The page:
HC Deb 30 November 1992 vol 215 cc2-3
2. Mrs. Helen Jackson

To ask the Secretary of State for Social Security if he will bring forward regulations to ensure that interest accrues on social security payments due to claimants that are delayed in the Benefits Agency.

The Parliamentary Under-Secretary of State for Social Security (Miss Ann Widdecombe)

The Secretary of State has no power under existing legislation to bring forward such regulations.

Mrs. Jackson

As the customers charter states that all citizens have the right to expect that their benefits will be processed efficiently, accurately and promptly, does the Minister think it right that my constituents should receive just sweet, apologetic phrases from Mr. Bichard of the Benefits Agency when benefit payments of more than £2,000 are outstanding? Is it right that they should receive no compensation? February of next year is coming up very quickly, which means that it will be a year since the new benefits came into force, but many people will still be left waiting after that year for payment. Does the Minister agree that claimants should be entitled, automatically, to receive compensation or interest accruing after the 30-day period that the Secretary of State set in that customers charter?

Miss Widdecombe

The hon. Lady completely ignores the considerable measures that have been taken to speed up the payment of disability living allowance. I do not share her pessimistic view of the numbers that may be left at the end of the year. However, it is crucial not to presuppose that it is an ordinary standard, and therefore make arrangements for compensation, but to make all possible efforts to ensure that the system works. That is why we have drafted 800 additional staff and made 400 extra computer terminals available, which is a far better solution. I shall take no lectures from the Opposition, whose idea of speeding up claims was to phase in mobility allowance over four years.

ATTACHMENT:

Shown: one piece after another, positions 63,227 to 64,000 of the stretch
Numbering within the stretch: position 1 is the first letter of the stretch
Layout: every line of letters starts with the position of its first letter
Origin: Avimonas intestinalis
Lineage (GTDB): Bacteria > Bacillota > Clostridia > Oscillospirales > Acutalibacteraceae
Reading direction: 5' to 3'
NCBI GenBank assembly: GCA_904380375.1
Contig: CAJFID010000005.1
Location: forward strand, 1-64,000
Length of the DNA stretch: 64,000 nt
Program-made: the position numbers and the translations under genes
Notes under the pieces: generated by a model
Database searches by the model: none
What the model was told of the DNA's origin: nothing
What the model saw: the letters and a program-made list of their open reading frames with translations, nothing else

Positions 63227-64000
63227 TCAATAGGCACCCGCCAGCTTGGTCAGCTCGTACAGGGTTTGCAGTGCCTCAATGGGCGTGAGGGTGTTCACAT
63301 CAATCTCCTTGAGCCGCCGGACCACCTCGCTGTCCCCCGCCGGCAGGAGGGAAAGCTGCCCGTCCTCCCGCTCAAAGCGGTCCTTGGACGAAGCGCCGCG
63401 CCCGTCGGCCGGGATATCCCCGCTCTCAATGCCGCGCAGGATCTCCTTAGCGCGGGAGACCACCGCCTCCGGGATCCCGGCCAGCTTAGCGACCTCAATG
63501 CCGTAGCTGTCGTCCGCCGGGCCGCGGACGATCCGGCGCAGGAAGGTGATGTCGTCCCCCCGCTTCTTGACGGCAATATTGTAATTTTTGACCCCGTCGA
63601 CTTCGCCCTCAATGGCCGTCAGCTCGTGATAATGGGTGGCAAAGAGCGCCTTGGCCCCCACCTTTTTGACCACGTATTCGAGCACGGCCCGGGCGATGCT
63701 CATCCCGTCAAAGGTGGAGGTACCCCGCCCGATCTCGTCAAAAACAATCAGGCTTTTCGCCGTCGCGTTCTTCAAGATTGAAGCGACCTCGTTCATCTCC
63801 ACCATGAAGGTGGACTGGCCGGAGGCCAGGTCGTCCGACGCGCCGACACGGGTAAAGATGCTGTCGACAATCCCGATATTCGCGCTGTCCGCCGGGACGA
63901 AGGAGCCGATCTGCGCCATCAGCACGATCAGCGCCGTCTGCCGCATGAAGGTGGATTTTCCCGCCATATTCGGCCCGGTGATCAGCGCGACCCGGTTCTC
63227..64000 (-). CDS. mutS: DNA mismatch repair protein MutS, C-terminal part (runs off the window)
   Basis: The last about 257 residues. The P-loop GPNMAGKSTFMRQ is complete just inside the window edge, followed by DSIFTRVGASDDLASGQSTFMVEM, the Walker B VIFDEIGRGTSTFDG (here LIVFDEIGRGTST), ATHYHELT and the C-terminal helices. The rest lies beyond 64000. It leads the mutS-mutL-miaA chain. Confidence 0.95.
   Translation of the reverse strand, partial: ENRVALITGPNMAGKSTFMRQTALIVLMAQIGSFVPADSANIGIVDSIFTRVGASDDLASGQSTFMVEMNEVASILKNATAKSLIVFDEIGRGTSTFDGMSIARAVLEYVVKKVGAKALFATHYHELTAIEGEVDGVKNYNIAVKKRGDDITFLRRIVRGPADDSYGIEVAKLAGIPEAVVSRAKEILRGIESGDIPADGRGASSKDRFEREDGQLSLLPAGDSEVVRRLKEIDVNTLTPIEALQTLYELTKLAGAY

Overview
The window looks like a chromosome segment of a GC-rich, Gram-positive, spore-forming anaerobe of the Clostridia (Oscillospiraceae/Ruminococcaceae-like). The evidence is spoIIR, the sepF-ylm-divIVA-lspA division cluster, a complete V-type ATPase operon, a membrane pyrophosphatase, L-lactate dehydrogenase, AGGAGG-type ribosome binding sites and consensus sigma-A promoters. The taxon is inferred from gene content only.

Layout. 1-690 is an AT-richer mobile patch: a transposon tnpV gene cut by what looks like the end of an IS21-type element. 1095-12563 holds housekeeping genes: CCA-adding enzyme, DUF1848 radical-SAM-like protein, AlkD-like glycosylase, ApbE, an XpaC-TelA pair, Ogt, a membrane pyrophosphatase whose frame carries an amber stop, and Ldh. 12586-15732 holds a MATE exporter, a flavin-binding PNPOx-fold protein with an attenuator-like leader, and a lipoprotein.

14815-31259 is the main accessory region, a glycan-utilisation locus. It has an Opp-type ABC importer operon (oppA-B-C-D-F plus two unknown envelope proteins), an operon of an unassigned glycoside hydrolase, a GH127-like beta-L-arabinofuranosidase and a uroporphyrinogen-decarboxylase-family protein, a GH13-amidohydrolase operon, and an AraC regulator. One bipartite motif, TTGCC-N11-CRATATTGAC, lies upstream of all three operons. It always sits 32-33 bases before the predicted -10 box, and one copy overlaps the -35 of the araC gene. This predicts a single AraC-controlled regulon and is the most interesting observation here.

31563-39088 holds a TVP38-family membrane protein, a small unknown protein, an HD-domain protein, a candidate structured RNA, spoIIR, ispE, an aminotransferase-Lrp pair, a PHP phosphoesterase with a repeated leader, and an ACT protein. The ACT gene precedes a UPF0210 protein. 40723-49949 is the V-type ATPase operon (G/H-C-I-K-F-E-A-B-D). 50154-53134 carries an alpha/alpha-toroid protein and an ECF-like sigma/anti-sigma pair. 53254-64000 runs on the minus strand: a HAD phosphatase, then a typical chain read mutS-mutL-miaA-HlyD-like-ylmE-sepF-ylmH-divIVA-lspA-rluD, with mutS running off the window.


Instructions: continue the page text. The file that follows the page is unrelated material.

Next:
Mr. Willetts

How long, on average, does it take from first applying for income support until the receipt of an income support payment, and how does that compare with past performances?

Miss Widdecombe

Against a current national target of five days, income support is often paid within 2.5 days and the overwhelming majority of local offices are well within target.

Mr. Alfred Morris

How many of the delayed payments were for people with life-threatening conditions, like my constituent, Mr. Ken Vince, for whom payment was made more than eight months after his claim and two months after he died? Is the Minister aware that bereaved families are not consoled by posthumously word-processed sympathy and that my late constituent's case came to me 13 weeks after all the distress and expense of phoning the Benefits Agency, sometimes 20 times a day, without response?

Miss Widdecombe

I entirely echo the words of my right hon. Friend the Minister of State four weeks ago in the House in saying that we deeply regret the problems that arose. They happened because of the policy's huge success and the large number of claims that it generated. We have now taken all possible measures to ensure that that does not recur. I am very sympathetic to the distress suffered by the right hon. Gentleman's constituent and his family.